All stakeholders in the tourism sector in the country have agreed to adopt the Sustainable Tourism Criteria for India.
The agreement was made at a recently held Workshop on Sustainable Tourism Criteria for India in New Delhi by Ministry of Tourism (MoT) on the behest of Kumari Selja, Union Minister of Tourism.
Internationally renowned experts were also present including Dr Stefanos Fotiou, Regional Coordinator of Resource Efficiency and Sustainable, UNEP (United Nations Environment Programme).
The criteria were developed on the basis of existing ‘Global Sustainable Tourism Criteria’ (GSTC). Since the GSTC had codes for only hotel and tour operator sectors the stakeholders at the conference have decided to extend it to other sectors of tourism industry and a steering committee has been constituted to evolve the Sustainable Tourism criteria for India, which will be formally adopted and has representation of major stakeholders.
For evolving Sustainable Tourism criteria and development of various indicators subsequently it was suggested at the conference that India could consider global Sustainable Tourism criteria developed by Tourism Sustainability Council and other best practices around the world. Once adopted, the criteria will help MoT in formulating policies that encourage Sustainable Tourism while underlining creation of environmental, social, economic and climate responsiveness.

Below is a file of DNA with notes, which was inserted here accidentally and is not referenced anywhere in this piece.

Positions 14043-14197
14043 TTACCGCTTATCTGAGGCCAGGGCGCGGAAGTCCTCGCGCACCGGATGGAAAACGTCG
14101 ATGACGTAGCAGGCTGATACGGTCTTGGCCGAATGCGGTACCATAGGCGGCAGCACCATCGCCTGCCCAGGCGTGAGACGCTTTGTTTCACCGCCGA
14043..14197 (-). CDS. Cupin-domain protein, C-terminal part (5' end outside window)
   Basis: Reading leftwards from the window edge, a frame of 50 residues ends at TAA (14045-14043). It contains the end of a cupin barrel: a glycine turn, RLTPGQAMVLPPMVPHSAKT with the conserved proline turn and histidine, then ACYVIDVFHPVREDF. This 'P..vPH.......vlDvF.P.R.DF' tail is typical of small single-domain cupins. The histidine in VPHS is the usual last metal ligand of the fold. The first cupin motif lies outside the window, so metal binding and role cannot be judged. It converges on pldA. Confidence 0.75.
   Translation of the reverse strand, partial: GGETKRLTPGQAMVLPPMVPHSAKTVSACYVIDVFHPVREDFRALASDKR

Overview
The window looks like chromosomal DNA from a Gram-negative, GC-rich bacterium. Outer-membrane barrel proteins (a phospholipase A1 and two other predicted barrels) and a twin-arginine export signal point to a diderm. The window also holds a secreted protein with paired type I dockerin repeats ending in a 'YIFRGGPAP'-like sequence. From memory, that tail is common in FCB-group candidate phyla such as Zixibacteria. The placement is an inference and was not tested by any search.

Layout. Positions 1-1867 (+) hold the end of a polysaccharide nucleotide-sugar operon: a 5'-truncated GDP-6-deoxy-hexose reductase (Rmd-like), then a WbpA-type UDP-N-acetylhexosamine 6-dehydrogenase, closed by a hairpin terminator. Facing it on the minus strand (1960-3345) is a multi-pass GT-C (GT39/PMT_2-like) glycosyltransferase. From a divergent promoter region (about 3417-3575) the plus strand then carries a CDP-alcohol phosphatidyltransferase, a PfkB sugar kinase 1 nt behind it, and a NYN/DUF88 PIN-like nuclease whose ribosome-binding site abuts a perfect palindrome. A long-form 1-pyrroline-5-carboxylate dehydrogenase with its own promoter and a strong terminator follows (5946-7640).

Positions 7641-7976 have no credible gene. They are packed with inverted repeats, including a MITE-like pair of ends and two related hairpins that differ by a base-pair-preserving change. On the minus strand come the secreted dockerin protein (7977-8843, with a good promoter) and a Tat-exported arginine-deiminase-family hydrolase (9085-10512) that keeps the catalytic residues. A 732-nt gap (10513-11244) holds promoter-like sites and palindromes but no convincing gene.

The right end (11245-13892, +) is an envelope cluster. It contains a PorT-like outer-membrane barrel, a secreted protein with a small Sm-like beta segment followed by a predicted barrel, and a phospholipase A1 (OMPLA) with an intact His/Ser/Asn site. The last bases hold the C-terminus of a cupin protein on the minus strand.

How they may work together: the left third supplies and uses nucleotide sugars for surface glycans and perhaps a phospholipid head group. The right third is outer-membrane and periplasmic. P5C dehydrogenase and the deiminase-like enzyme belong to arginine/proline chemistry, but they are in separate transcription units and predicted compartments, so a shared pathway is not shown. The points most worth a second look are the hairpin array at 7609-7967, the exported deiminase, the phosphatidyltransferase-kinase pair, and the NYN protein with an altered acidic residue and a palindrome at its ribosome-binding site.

Selja said, “Environmental integrity, social justice and economic development are the three pillars of sustainable development. India has invented thousands of years of culture and heritage, which we all need to consciously strive to preserve and cherish. This workshop organised by MoT is the first such step in the right direction.”
Said Gopinath Parayil, founder of The Blue Yonder and global responsible tourism networker: “This is a good news for a country like India where main stream travel industry is still not active in Sustainable / Responsible tourism space.”
“The fact that MOT has taken the initiative to engage sustainable tourism practitioners is a positive sign, that has to be lauded.”
“However, the problem with our country is not any lack of initiatives, but lack of energy and will power by stake holders to see it go full length. It’s high time that main stream travel industry adopt sustainable tourism practices. What will also be important is to see how representative the steering committee is going to be”.
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Valere Tjolle is editor of the Sustainable Tourism Report Suitewww.travelmole.com/stories/1143624.php
This article is uploaded by Majbritt Thomsen, administrator on ‘Views On Tourism’